Modern, Growing, Successful Province

Budget Speech 2010

SPEECH BY MK MMOIEMANG, MEMBER OF THE EXECUTIVE COUNCIL FOR CO-OPERATIVE GOVERNANCE, HUMAN SETTLEMENTS AND TRADITIONAL AFFAIRS ON THE OCCASION OF THE TABLING OF BUDGET VOTE NINE FOR 2010/11 IN THE NORTHERN CAPE PROVINCIAL LEGISLATURE, KIMBERLEY

18 March 2010

Honourable Speaker and Deputy Speaker;

Honourable Members of the Provincial Legislature;

Honourable Premier and Members of the Executive Council;

Chairperson of the Portfolio Committee;

Chairperson of the Provincial House of Traditional Leaders and Traditional Leaders;

Chairperson and Leadership of SALGA Northern Cape;

Executive Mayors, Mayors, Speakers, Chief Whips and Councillors;

Veterans of our Liberation Struggle;

Our Key Partners and Stakeholder Bodies;

Acting Head of Department and Senior Management Team;

Municipal Managers;

Distinguished Guests;

Members of the Media;

Ladies and Gentlemen.

INTRODUCTION

May I set the tone for this session with the words of the greatest revolutionary of the time, Frederick Engels, 1872:

“…Until the unjust and evil system we have today is ended, planned, healthful living in cooperative, functional, truly human communities, is impossible…”

Honourable Speaker, I stand before the House to table Budget Vote Number Nine of the Department of Cooperative Governance, Human Settlements and Traditional Affairs (COGHSTA), in my capacity as the Executive Authority of the Department.

This Budget Vote is presented just eight months before 05 December 2010, which marks the Tenth Anniversary of the democratic, non-racial and developmental local government system in South Africa, and a year before the third democratic municipal elections. More importantly is that it affords us time to asses whether the concept of developmental local government has found its real intended objective.

Already during the 1950s, inspired by the Atlantic Charter and the 1948 United Nations Universal Declaration of Human Rights, Ngaka Silas Modiri Molema expressing the prevailing spirit of optimism wrote:

“Generally speaking, there has been a complete revolution from the abject condition of existence…Poverty has given way to varied possessions and amenities that spell comparative comfort; ignorance has been replaced by increasing information, and knowledge of life and its purpose; filth and squalor by order and cleanliness; depravity by decorum and decency; indolence by regular industry… The plough field, the workshop, the desk and laboratory, and other serviceable activities have absorbed the energies previously expended in the disservice of raids and wars. Women are emancipated… and have come into their own as helpmeets and equals, and compete with men on equals terms on a fair filed with no favour… A new way of life with new deeds, new thoughts, new vision, new orientation, new physical, mental and spiritual possibilities and capacities has been revealed…”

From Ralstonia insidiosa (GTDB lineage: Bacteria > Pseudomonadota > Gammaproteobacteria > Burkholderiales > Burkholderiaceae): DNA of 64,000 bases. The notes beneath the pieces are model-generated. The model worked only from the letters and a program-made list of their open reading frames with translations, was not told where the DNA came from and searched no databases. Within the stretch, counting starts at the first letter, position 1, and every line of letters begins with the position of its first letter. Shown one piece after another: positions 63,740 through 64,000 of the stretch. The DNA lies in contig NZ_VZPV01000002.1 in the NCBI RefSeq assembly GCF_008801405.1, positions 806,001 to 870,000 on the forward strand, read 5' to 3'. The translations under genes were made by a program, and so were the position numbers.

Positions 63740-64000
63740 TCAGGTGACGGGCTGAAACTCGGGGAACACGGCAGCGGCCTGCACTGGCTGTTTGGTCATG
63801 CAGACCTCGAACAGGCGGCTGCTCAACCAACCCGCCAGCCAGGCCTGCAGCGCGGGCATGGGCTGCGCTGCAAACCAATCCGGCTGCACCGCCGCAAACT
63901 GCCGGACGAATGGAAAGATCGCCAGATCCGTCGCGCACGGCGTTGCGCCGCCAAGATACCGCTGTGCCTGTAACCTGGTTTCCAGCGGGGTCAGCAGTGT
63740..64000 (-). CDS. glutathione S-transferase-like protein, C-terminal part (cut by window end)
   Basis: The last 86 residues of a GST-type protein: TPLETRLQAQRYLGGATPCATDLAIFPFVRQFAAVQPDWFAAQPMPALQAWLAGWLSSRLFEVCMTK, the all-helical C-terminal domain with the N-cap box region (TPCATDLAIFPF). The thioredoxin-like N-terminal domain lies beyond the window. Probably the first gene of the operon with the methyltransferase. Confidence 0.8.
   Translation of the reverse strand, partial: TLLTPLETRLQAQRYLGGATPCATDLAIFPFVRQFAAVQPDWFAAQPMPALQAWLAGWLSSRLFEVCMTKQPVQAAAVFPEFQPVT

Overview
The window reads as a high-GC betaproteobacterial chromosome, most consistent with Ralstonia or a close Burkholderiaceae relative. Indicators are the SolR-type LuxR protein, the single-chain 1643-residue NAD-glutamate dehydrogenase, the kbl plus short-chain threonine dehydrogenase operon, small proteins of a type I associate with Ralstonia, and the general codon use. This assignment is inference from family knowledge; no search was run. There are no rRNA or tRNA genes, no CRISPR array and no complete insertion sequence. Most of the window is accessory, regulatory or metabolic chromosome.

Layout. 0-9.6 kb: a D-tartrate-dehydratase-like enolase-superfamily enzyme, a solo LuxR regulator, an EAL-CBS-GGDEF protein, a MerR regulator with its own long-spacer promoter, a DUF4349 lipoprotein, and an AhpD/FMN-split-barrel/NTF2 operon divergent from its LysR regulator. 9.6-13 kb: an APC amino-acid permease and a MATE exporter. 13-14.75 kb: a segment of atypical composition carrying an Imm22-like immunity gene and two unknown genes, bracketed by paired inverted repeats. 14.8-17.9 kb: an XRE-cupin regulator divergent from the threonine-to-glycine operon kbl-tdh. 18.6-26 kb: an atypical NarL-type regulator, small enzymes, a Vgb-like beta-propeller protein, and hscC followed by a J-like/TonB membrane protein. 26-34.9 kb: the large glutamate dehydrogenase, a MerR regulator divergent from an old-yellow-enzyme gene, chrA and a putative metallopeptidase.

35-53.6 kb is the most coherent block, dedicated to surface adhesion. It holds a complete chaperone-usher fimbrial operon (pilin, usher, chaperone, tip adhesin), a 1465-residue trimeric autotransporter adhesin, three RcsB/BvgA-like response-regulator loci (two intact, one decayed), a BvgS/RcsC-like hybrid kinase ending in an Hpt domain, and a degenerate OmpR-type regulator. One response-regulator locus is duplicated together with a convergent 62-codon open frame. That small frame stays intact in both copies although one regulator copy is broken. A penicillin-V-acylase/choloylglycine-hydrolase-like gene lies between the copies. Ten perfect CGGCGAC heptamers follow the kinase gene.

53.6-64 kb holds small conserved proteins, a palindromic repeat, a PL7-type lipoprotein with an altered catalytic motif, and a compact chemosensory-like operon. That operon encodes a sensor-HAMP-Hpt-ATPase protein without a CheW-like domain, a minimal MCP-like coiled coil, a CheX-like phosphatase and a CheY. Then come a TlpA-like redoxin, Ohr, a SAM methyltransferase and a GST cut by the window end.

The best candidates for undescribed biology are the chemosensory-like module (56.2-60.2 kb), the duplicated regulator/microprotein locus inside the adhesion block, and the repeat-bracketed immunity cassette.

It is common cause that the optimism of the early and the late 1940s reached no fruition, and thanks to the ascendancy to power of the National Party in 1948. Thus in many ways the release of Nelson Mandela from prison represented the end of the South African Diaspora. Since then, South Africans, collectively and individually have moved closer to one another getting ready to build South Africa into a secure and prosperous home for all.

These developments reaffirmed Modiri Molema’s words that “people, individuals, groups of persons, and nations – make history; and history also makes people- individuals and nations”. Mandela made history; we made history by following Mandela. Our Nation made history by seizing the moment, but history also made us a nation by providing the opportunity and the moment to act in a manner that is historically correct. History made Mandela.

Honourable Speaker, we pledge that as carriers of the baton for human survival, we will treasure and protect this legacy of a people united to build a better Northern Cape. We stand here with this view in mind: unity, determination, shared vision and common purpose. This shared view is purported to create a sense of unity and to hold people, organisations and institutions together towards a positive common end.

As the governing party, the African National Congress (ANC) has declared 2010 “The Year of Working Together to Speed up Effective Service Delivery to the People”. This declaration is a clarion call to all of us to do things differently, and do them with a new sense of urgency.

The priority areas in the ANC manifesto have found resonance with our people’s hopes and aspirations. The majority of the people of South Africa are steadfast in their belief that the ANC is the only political party with a sound, progressive vision of our country.